Dining decisions: choosing a quality meal in a nice setting - even slime moulds do it
8 March 2010
We all like a top quality meal in a nice setting, but new research by University of Sydney scientists, Dr Tanya Latty and Associate Professor Madeleine Beekman, has found that even simple slime moulds are able to make complex comparisons of food quality and risks in environment, deciding when the lure of a top quality meal overcomes a risky feeding environment.
The research, published in the US journalEcology, shows that the single-celled slime mould,Physarum polycephalum, is able to make complex comparisons between two food options based on the quality difference of the food and riskiness of the feeding environment.
Working in the Behaviour and Genetics of Social Insects Laboratory in the School of Biological Sciences at the University of Sydney, Dr Latty led the research on slime mould dining decisions.
"How individuals deal with multiple conflicting demands when they are choosing their food is an important aspect of foraging ecology in living things," explained Dr Latty.
"Yet the body of knowledge we have on foraging behaviour has pretty much ignored neurologically simple organisms, like the slime moulds," said Dr Latty.
"So we set out to see what level of comparison and decision making the slime moulds were capable of when we offered them two different food sources. Slime moulds don't have brains - they don't even have a nervous system. In fact, they are made up of just one big cell."
Exploring their environment by growing branches along a surface - in these experiments on agar, in their natural environment on leaf litter or fallen tree trunks - slime moulds are capable of migrating at a speed of up to five centimetres per hour.
To test dining decision making in the slime moulds, Dr Latty and Associate Professor Beekman offered each slime mould in the experiments two patches of food to choose from, with different qualities of food and different light exposure.
"Slime moulds don't like too much light - they turn and grow away from areas that are well lit. Light interferes with the slime mould's biology and also places them at risk of dehydration, so slime moulds are photophobic," explained Dr Latty.
"The slime moulds therefore viewed the food patches that were well lit as being 'risky' or not as appealing - they take mood lighting one step further than us and prefer to dine in the dark!"
"We wanted to see how complex their food decision making gets, so we presented different slime moulds with conflicting food options. So for example, some slime moulds were presented with a choice of two food patches where one was 'risky' by being well lit but offered good quality food, while the other was shaded but low quality food. Other slime moulds were offered the simpler choice of equally 'risky' food patches with differing food quality."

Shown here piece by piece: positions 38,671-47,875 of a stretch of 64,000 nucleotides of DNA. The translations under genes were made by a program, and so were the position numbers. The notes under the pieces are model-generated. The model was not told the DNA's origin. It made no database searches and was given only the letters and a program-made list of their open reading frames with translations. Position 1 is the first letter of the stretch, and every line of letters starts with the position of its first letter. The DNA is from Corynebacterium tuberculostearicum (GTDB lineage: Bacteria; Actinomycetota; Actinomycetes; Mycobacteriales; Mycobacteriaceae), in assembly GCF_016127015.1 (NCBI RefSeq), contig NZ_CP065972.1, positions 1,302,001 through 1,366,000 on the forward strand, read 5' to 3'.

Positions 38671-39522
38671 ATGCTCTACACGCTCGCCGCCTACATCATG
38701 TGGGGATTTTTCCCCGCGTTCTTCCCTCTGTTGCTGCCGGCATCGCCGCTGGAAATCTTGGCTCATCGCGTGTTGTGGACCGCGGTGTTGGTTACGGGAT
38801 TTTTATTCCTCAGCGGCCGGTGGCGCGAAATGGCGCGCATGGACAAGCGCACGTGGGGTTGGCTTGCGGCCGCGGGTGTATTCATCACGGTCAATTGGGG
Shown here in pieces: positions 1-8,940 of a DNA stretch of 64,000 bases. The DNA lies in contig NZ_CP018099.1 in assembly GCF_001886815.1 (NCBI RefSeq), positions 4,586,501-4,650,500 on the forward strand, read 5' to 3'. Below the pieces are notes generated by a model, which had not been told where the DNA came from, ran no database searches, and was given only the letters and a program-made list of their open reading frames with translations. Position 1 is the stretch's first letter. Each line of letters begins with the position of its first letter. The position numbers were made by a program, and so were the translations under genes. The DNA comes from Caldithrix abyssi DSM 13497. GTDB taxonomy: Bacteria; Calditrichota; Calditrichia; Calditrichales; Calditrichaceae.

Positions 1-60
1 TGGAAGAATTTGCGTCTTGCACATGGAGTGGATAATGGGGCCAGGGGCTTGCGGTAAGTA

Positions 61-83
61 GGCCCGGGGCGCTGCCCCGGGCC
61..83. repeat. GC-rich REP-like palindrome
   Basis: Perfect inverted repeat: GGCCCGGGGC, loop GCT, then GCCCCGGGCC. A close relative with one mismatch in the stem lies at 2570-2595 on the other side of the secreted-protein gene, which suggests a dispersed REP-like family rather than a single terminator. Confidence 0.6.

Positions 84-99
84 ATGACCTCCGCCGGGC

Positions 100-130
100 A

So what does good quality food mean for slime moulds? Dr Latty and Associate Professor Beekman made up four different concentrations of finely ground oatmeal and mixed it with agar for the slime moulds to grow across. A top quality meal was made up of 10% oatmeal, whereas the poorest quality meal was 1% oatmeal, with the other two options being 3% and 5% oatmeal.
"We tested the whole range of food quality difference combinations, to see at what point it became worth it for the slime moulds to risk themselves in the high light for better quality food," said Dr Latty.
"This method has been called 'behavioural titration', because it's a bit like the tipping point in a chemical reaction, where an organism will venture into risky territory because the food quality is just so much better in the risky environment.
"We found that when both food patches were shaded, 100% of our slime moulds made the decision to grow towards the better quality meal, even when the difference in quality was only small, such as the difference between the 1% and 3% oatmeal options. So that showed us they had no trouble discerning a better quality feed when offered the choice," said Dr Latty.
"Where it gets really interesting is that when they had to weigh up the light risk vs food quality value, the slime moulds chose to venture out into the light only when there was a big difference in food quality. When there wasn't much difference in the food quality, the slime moulds chose the lower quality, but safer food.
"It's amazing that a single celled organism like the slime mouldPhysarum polycephalumis able to weigh up such options and decide on the best food option. It shows they are capable of making really complicated foraging decisions," explained Dr Latty.
"We've shown that slime moulds are able to make very sophisticated trade-offs between danger and food. We humans are, of course, very capable of weighing up our options, but we can sometimes find the process hard - you wouldn't risk your life for $1, but you may consider weighing up the risks for $1 billion!
"The ability to weigh both risks and benefits is what makes the slime moulds behaviour 'smart'," said Dr Latty.
The results have implications for the field of foraging ecology, indicating that foraging theory should be applied to a much wider range of taxa, including those organisms without complex neural apparatus.
"Our work suggests that neurological complexity is not a prerequisite for complex foraging behaviour. So it turns out choosing a top quality meal in a nice setting is a no brainer - literally!"
Contact: Katynna Gill
Phone: 02 9351 6997